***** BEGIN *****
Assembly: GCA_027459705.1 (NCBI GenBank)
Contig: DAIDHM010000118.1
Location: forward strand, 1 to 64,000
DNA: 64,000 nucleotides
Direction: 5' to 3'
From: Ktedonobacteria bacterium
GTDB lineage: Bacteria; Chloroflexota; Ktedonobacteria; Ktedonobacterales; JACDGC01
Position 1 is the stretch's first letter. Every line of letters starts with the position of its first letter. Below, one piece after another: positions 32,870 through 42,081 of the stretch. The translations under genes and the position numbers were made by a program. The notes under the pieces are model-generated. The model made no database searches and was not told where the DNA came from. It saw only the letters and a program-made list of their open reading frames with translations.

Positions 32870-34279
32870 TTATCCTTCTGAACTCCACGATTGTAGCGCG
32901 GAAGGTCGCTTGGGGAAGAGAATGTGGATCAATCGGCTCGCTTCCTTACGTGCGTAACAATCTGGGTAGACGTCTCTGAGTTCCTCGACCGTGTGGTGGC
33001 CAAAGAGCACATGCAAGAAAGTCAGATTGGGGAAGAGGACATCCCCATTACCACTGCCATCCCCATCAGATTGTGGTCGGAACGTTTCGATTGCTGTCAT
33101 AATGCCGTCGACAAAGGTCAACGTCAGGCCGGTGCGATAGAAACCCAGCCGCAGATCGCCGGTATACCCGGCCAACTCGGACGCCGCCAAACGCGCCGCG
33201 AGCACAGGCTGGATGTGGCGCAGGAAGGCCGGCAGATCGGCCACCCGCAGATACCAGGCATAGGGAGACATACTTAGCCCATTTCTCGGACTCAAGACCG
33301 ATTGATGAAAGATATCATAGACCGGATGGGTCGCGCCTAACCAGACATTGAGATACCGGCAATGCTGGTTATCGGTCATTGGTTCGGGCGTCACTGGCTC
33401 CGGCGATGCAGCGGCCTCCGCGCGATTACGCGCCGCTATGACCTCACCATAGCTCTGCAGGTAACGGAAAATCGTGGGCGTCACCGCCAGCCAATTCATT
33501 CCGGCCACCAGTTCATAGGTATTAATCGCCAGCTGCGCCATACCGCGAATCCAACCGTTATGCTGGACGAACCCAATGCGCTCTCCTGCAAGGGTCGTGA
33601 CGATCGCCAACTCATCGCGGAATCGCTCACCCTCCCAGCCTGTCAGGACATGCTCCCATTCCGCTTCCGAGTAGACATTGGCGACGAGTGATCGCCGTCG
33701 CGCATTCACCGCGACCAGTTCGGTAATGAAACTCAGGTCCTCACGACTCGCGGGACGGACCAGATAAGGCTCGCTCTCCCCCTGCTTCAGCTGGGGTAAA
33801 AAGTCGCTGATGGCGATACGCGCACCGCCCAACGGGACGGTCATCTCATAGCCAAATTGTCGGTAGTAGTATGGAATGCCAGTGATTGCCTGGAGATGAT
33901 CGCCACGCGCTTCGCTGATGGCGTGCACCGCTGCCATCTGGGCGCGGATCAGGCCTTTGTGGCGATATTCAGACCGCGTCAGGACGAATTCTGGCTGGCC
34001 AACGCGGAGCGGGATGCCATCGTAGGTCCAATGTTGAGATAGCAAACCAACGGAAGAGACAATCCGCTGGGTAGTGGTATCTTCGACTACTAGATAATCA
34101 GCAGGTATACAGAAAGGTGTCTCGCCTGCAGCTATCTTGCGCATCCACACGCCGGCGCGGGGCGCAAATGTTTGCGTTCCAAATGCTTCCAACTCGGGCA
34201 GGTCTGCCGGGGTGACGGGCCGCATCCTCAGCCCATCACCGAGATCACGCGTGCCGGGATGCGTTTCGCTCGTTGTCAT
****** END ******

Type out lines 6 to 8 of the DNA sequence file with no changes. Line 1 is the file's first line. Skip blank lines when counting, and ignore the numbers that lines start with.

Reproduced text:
From: Ktedonobacteria bacterium
GTDB lineage: Bacteria; Chloroflexota; Ktedonobacteria; Ktedonobacterales; JACDGC01
Position 1 is the stretch's first letter. Every line of letters starts with the position of its first letter. Below, one piece after another: positions 32,870 through 42,081 of the stretch. The translations under genes and the position numbers were made by a program. The notes under the pieces are model-generated. The model made no database searches and was not told where the DNA came from. It saw only the letters and a program-made list of their open reading frames with translations.